Theology: Satan & Devils
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If not, how does he tempt many people at one time?
—Barry Wolfe, Lancaster, Pennsylvania
By J.I. Packer
The first principle of sound demonology is that you cannot have a more adequate idea of Satan than you have of God. That is because Satan is God’s creature, and creatures must be understood in relation to their Creator.
Today’s Western world, having lost the knowledge of God, is currently in process of losing the knowledge of man and of Satan. Man is thought of as no more than a sort of ape, Satan is seen as no more than a medieval bugaboo (i.e., a sick fancy), and temptation is reduced to conflict between our higher and lower natures (Freud’s ego and id). We need biblical clarity, and we must start with getting our minds straight about God himself.
How, biblically, should we think of God’s omnipresence? The word means that God knows exhaustively, and upholds and touches continually, every single item in the universe he has made, from the tiniest genes and electrons to the most massive stars in the expanding universe to the most complex mind-body interactions in the psyche of over 6 billion people. God is here, there, and everywhere, and his mind and hand are on everything. We are never out of his sight (Ps. 139), and we cannot get away from him (John 1). Wherever we are, he is there too. This is not simply a matter of transcending spatial confines. Strictly speaking, God has no spatial location at all, for space belongs to the created order and exists in him rather than he in it. Such is the omnipresence of God.
What to think, then, of “your enemy, the devil” (1 Pet. 5:8)? “Devil” means slanderer, through malice and misrepresentation; “Satan” means adversary. He is called the evil one and an enemy (Matt. 13:19), a murderer and the father of lies (John 8:44), who “has been sinning from the beginning” (1 John 3:8). He is an angel, one of the nonembodied personal creatures God made for the joy he and they would find in their worship, fellowship, and service. (To that end, he also made humans.)
But Satan is a rebel and corrupt. He leads the angels who, according to 2 Peter 2:4 and Jude 6–7, are now under restraint in “dungeons” and “chains” and face the judgment of eternal fire for their sins (Matt. 25:41). These fallen angels, whose character is set in the mold of their first transgression as later Adam’s would be, are called demons in the New Testament. God restrains them to limit what they can do, but their hostility toward God and the godly has no limits. Wrecking God’s work, thwarting his grace, and bringing us to spiritual ruin is their common goal with Satan.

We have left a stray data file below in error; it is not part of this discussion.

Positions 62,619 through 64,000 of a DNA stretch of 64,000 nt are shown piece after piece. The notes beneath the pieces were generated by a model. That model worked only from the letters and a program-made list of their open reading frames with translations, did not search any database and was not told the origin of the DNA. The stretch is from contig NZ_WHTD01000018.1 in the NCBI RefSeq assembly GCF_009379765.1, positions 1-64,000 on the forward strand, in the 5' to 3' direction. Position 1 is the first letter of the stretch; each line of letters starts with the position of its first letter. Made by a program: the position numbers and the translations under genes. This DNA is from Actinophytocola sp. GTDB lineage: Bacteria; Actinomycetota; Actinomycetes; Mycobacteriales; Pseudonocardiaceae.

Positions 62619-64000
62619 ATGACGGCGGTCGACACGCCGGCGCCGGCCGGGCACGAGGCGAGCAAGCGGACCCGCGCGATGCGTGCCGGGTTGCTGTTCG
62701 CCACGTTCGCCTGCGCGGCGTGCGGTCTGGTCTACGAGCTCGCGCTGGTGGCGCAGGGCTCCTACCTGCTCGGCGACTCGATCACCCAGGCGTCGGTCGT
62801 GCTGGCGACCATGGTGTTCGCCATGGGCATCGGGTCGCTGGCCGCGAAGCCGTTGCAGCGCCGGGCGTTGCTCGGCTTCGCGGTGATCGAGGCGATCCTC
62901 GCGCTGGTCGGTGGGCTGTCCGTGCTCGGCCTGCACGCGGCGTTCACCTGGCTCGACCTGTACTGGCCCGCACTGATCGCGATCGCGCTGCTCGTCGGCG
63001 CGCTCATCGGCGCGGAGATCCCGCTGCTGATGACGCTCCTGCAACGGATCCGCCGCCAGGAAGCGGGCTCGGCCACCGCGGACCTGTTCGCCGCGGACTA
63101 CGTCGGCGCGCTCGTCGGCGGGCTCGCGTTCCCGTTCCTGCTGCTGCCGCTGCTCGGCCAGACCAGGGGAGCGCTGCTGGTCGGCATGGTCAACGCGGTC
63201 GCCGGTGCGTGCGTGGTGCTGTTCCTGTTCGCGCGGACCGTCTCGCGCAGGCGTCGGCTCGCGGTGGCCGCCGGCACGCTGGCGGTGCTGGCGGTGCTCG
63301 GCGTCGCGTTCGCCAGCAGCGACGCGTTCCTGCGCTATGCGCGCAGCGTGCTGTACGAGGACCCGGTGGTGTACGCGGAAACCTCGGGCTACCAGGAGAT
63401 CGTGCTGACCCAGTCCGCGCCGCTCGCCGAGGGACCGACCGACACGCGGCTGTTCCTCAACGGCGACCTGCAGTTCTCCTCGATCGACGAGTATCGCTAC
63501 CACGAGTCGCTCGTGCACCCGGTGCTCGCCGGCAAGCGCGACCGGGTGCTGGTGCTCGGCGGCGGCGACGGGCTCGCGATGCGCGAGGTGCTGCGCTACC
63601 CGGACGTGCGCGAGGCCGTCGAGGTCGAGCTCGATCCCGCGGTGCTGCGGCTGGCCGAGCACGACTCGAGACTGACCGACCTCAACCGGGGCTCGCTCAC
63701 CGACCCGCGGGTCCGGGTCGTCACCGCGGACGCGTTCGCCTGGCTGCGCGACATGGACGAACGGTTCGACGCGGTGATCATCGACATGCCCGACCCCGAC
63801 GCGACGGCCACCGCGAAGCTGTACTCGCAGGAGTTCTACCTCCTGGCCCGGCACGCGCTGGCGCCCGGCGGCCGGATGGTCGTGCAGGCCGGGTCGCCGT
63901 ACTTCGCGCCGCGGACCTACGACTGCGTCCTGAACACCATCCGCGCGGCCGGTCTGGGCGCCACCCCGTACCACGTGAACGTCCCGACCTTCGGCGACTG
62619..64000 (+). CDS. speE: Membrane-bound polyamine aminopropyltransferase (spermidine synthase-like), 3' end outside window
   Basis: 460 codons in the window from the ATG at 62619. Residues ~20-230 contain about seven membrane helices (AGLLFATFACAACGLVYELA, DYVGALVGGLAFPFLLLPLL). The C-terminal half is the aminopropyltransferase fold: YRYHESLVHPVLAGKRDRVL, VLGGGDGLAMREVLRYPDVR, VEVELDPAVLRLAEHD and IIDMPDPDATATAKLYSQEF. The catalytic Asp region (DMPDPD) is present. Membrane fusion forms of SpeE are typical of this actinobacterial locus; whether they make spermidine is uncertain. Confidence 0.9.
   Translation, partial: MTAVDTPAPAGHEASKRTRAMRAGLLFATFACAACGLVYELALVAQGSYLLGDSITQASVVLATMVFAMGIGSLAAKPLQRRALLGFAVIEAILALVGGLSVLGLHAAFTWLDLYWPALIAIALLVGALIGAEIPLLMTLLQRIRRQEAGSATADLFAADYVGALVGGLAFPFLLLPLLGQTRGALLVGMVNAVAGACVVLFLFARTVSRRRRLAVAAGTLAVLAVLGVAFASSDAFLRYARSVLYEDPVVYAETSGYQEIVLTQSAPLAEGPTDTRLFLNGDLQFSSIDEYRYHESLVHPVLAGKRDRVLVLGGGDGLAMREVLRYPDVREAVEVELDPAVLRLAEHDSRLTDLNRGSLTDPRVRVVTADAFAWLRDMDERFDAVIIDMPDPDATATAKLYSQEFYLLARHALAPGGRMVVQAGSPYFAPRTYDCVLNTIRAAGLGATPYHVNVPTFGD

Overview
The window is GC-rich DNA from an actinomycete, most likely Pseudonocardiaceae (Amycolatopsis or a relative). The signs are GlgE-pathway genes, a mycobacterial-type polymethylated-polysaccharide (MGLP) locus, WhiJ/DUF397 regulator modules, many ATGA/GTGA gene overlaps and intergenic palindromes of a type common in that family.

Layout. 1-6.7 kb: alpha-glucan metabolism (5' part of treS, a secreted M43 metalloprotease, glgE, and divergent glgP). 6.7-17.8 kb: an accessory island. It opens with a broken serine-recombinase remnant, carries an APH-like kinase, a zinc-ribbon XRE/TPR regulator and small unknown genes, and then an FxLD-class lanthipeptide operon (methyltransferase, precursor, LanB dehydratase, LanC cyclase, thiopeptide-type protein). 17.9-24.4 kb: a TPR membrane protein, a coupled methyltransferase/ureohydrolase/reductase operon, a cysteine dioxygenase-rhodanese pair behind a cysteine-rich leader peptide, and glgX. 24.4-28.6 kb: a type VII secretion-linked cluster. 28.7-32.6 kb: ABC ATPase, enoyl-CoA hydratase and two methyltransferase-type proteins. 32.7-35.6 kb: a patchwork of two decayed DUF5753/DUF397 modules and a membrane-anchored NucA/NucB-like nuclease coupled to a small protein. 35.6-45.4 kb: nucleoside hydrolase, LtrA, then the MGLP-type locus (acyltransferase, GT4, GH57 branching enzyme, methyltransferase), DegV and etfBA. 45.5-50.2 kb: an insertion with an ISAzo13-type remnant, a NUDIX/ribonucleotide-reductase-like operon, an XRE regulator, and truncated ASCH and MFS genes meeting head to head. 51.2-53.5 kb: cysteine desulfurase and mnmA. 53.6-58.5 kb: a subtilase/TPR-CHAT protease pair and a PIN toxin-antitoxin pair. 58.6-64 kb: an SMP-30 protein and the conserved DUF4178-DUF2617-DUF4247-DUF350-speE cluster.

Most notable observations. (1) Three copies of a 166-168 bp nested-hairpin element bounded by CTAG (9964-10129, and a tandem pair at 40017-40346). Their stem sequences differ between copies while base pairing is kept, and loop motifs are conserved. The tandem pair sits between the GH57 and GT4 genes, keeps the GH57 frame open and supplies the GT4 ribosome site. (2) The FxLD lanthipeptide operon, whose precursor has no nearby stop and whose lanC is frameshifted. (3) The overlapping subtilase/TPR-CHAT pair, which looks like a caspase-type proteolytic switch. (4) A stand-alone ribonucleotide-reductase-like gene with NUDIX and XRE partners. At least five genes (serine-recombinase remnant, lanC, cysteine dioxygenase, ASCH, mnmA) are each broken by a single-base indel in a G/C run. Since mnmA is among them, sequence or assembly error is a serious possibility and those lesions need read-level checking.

Called “the tempter” in 1 Thessalonians 3:5, Satan seeks to trap God’s servants into doing evil, thinking it to be good, and lapsing into unbelief that makes obedience impossible and disobedience inevitable. Thus he assaults all Christians (Eph. 6:11–13). Believers walk into Satan’s war with God and should not wonder when he turns his fire on them.
Satan tempts many people simultaneously—does that mean he is omnipresent? No. Omnipresence, as we saw, is unique to the Creator. Satan comes and goes (Matt. 4:3, 11; Job 1:7–12). So how does he manage these multiple temptations? Scripture does not say, but two theories are common.
Theory one, recognizing that all angels have powers beyond ours to move around and see into people, posits that Satan has the power of “multipresence”—not “omnipresence,” but not as spacially limited as humans.
Theory two, surely the more natural, is that the New Testament writers do what we do when speaking of wars—that is, ascribe all the hostile action to the opposing leader. “Hitler (or Napoleon or Saddam) attacked,” we say, when in fact subordinates acted at their leader’s command. Most Christians, like C. S. Lewis in The Screwtape Letters, hold some form of this view, and have always done so.
Either way, James’s admonition, “Resist the devil, and he will flee from you” (4:7), explodes any idea of Satan’s omnipresence by promising moments when he will not be with us. Jesus knew such moments (Luke 4:13)—and so may we.
J. I. Packer is a CT senior editor and professor emeritus of theology at Regent College in Vancouver. His latest book, with Carolyn Nystrom, is Never Beyond Hope: How God Touches and Uses Imperfect People (InterVarsity).